This is the prototype of my new double bass wall mount. It is made of solid maple wood and varnished with traditional violin varnish. It not only holds the bass securely, but also serves as a bow holder and storage for rosin, metronome, pencil and eraser, or whatever else you need to practice. The bass is fixed by means of elastic band. The endpin can remain extended in the playing position. Available at www.kontrabass-atelier.de
In 1947 Oscar Peterson formed his first trio. On bass at that time was not yet Ray Brown, but Bert Brown, and Frank Gariepy played drums. The trio performed regularly at the Alberta Lounge in Montreal, which was also broadcast by a local radio station. In 1949, Norman Granz discovered him there, and introduced him as a surprise guest at New York’s Carnegie Hall as part of his Jazz-at-the-Philharmonic tour. After that, they toured together for two years through in American concert halls. Finally, in 1952, Peterson formed a new trio with bassist Ray Brown. Initially, Barney Kessel joined on guitar, who was replaced a year later by Herb Ellis – in this line-up the trio became world famous.
In 1949, Evelyn Lambart and Norman McLaren created a remarkable animated film for which the Oscar Peterson Trio (called old-fashioned “Terzett” in the German translation) with Bert Brown and Frank Gariepy contributed the music. Technically interesting, Lambart and McLaren painted and drew directly onto the film stock for this color film, rather than photographing it. The film was produced by the National Film Board of Canada; at the first Berlinale in 1951 it was awarded a silver medal in the Culture Films and Documentaries category.
Hervé Jeanne is not only a diligent string tester and critic, he has also subjected six common clip-on microphones to a comparative test on his YouTube channel.
In a second video, he also tests the BassBall in detail, which I came up with a few years ago.
Marc Myers has published an interesting interview with Chuck Isreals, best know for his collaboration with Bill Evans, at his website JazzWax.
Twin Channel Preamp
2 channels (Channel 1 – 1/4” stereo/mono input; Channel 2 – microphone/phantom power), Optical compressor with level, 6 band EQ plus 30hZ boost, Stereo pan control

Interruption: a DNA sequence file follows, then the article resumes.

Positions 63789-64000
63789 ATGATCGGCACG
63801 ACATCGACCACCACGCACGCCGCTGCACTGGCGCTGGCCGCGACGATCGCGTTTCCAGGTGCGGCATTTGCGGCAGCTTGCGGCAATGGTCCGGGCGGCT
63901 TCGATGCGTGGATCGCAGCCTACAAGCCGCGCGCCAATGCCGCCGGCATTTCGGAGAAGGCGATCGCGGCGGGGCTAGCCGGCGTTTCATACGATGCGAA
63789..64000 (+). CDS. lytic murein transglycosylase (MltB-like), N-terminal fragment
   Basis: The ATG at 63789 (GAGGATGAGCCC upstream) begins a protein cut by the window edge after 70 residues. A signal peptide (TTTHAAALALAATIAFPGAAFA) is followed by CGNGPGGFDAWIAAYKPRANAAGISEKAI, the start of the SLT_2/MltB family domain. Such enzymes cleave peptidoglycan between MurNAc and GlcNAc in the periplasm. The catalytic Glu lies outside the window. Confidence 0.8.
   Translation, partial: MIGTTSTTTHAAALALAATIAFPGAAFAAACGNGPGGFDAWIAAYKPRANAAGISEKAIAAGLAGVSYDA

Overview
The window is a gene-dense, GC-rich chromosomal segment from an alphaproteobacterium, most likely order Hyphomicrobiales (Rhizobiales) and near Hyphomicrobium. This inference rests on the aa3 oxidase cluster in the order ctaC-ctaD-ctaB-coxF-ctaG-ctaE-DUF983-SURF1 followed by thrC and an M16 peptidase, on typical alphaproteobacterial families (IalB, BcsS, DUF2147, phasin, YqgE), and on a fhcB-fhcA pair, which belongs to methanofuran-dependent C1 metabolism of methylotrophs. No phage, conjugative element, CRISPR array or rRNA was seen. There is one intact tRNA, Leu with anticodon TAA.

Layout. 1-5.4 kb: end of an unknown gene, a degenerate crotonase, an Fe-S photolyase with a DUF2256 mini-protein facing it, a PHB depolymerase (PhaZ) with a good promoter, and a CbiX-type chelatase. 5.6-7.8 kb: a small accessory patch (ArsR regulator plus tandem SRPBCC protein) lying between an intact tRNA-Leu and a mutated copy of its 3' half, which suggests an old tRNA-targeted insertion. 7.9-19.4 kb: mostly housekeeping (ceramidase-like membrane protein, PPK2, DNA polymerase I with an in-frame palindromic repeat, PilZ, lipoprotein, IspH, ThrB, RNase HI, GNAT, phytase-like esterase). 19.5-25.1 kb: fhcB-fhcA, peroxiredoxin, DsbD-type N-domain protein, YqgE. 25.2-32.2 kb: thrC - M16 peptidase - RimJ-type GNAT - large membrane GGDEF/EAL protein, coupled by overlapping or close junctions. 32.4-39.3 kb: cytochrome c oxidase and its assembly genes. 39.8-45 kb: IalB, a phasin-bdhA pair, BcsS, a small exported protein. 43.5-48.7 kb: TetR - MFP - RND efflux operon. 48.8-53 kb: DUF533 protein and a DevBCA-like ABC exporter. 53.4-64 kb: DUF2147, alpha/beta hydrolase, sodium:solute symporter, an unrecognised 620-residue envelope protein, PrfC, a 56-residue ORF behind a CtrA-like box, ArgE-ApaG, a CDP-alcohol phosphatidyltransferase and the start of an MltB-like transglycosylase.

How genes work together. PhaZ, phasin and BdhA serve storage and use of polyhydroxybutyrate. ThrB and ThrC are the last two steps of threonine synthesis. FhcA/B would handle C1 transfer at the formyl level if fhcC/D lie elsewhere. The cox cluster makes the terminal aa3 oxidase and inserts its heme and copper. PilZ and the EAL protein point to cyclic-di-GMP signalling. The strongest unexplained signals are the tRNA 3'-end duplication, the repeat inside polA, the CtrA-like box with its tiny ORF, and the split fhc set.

Drilling and reaming an endpin hole isn’t as easy as sharpening a pencil. An old CD may help.
features: boost switch for solos, bass and treble EQ, sweepable notch filter for feedback suppression, character control, latency less than 1ms, 1/4″ pickup input/high impedance (1MΩ), XLR DI output, XLR mic input with 48V phantom supply (used for training the Tone Dexter)
ToneDexter is a preamp for acoustic guitar, mandolin, violin as well as upright bass. It is designed to “restores the missing body sound to an instrument’s ordinary piezo pickup”. In order to use the Tone Textet, you first play with both a mic and your pickup plugged in while ToneDexter learns the difference between your pickup sound and the mic sound. Then, put the mic away and just use the pickup … but with the sound of the mike, which is digitally rebuilt by the preamp.
Type: condenser microphone
preamp: – (phantom power needed)
Developed by Swedish bassist Peter Axelsson, this microphone was designed for the double bass, for use in studio as well as on stage through your regular amplifier.
The NewYork Bass Viola Choir was an interesting band led in the late 1960ies by bassist and composer Bill Lee, who by the way is the father of film maker Spike Lee.
Here’s a TV show footage of this band: “Like It Is” (1972) from “One Mile East” folk opera; featuring N.Y. Bass Violin Choir. Bill Lee, director, composer; Ron Carter, Richard Davis, Milt Hinton, Percy Heath, Michael Fleming, Lisle Atkinson – bass; Consuela Lee Moorehead, piano; A. Grace Lee Mims, vocalist, Al Harewood, drums